Pompeii Archeological Tour
The Pompeii Archaeological tour is supplemental to the Mt Vesuvius tour. They are historically inseparable and lie close together in proximity. Additionally, public transport in the area is convenient and inexpensive.
It is possible to tour both locations in the same day. However, I would certainly recommend that you take a full day for the Pompeii archaeological tour and also the Vesuvius volcano tour. As a result you will have the time to fully research and enjoy both locations.
Where is the Pompeii Archaeological Tour Site?
For the Pompeii archaeological tour, take the Circumvesuviana train from Naples (or Sorrento). If you are visiting from Naples go to Garibaldi station to catch the economical 40 minute train ride to the Pompeii ruins. If traveling from Sorrento, the ride is shorter – only 20 minutes.
However, take note that there are 2 cities named Pompeii in close proximity! One Pompeii is the archeological ruins and the other is a functioning city named “Pompeii”. Additionally, both of them have their own train station which contains the word “Pompeii”!
Unfortunately, this can create a bit of confusion for visitors. Take note that the stop for the Pompeii archaeological tour is Pompeii Scavi-Villa dei Misteri. From that station, the entrance to the archaeological site is a few minutes down the street in front of the station.
Pompeii Archaeological Tour Facts and History
The ancient city of Pompeii was founded by the Oscans in the 7th century B.C.E. After an unsuccessful rebellion Pompeii was formally incorporated into the Roman Republic in 80 B.C.E. The city was subsequently destroyed 159 years later during the eruption of Mt. Vesuvius.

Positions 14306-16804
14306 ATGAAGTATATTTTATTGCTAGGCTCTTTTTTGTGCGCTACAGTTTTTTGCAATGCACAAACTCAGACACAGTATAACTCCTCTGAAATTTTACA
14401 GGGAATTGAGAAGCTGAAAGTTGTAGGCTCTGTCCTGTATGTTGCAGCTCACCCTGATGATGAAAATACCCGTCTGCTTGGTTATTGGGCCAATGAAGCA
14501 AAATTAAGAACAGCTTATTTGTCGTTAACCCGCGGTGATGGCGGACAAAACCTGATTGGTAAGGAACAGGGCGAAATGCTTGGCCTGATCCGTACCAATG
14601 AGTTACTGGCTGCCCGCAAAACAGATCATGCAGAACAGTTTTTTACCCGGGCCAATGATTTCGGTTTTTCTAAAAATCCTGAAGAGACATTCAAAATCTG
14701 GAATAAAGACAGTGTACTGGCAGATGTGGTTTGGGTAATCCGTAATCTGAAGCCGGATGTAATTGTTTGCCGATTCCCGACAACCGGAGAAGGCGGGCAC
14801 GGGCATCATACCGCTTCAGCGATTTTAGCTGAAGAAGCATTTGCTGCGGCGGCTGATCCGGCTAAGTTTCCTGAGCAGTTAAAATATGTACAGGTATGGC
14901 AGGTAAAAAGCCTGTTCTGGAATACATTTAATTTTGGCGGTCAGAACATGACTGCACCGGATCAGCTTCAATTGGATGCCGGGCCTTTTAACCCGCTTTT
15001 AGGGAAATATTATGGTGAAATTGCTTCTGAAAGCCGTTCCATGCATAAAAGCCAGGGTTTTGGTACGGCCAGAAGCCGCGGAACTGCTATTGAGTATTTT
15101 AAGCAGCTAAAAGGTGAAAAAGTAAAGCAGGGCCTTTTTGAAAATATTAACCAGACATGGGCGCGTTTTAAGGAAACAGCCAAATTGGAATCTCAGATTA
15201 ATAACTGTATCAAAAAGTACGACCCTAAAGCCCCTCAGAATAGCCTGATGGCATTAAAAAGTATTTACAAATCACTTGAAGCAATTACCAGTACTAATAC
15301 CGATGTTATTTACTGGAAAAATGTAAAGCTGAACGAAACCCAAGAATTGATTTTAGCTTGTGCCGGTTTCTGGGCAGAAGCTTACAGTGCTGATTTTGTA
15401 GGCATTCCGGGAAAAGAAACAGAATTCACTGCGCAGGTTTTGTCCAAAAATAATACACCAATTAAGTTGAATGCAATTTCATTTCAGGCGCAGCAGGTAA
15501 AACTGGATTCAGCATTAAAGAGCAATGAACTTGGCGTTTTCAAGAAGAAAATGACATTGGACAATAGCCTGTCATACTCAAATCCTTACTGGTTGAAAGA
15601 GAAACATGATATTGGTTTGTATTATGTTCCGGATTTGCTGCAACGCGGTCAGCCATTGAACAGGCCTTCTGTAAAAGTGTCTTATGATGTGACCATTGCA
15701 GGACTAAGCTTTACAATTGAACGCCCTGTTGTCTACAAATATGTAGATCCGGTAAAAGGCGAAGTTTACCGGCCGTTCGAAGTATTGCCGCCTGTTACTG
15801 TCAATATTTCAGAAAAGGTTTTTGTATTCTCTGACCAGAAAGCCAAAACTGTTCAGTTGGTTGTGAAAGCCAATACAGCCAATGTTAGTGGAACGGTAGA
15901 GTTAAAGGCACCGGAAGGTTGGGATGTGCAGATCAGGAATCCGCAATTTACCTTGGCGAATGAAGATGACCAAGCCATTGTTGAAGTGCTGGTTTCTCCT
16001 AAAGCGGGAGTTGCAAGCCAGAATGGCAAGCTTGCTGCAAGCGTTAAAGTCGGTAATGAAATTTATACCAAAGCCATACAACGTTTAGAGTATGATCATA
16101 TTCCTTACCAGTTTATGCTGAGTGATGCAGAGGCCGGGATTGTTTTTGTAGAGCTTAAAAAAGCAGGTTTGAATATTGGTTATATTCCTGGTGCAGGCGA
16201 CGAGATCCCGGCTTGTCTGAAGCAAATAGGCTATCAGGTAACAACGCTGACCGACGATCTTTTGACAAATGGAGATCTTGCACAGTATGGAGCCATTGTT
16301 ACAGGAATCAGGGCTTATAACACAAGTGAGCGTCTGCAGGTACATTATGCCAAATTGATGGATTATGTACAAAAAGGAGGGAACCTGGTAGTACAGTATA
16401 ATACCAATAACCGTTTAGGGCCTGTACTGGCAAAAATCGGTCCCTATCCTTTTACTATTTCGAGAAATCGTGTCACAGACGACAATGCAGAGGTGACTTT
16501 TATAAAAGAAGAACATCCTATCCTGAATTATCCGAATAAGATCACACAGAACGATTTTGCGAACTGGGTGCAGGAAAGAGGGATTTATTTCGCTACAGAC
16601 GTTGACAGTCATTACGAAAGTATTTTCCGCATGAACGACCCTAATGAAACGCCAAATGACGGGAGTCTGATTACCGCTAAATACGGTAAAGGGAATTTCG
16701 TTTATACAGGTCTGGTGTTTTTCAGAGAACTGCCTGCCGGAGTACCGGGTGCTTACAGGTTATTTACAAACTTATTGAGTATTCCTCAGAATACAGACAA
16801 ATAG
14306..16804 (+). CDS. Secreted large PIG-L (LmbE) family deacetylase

During the eruption of Mt Vesuvius the city was buried under 4-6 meters of tephra from the resulting pyroclastic flows. As a result, the city ruins were preserved for 1500 years until their discovery in 1599. The city has since been excavated and it has served as a tourist destination for over 250 years.
Pompeii’s population of about 11,000 inhabitants were buried during the eruption. During the excavations archeologists used plaster to fill in the voids that were in human form. As a result, they could study the position the bodies were in when they died.
Mosaic Art Photos From Pompeii Archaeological Tour
The excavation of Pompeii is a very valuable archeological tool. This is because the preservation of the city allows a glimpse into the lives of the Romans during the heights of empire.
One of the most famous mosaics discovered at Pompeii was the battle scene between Alexander the Great and Darius III. This was a floor mosaic found in the “House of the Fawn”. As a result of it’s position and large size. (3×5 meters) it was not possible to fit it into a single photo. However, I included some segmented photos of it below.
Additionally, a lot of the artwork preserved at the ruins were pornographic in nature. Indeed, this provides a glimpse into the life and times of the ancient Romans. The artwork that remains at the excavation site is limited. However, there is a much larger exhibit at the archaeology museum in Naples.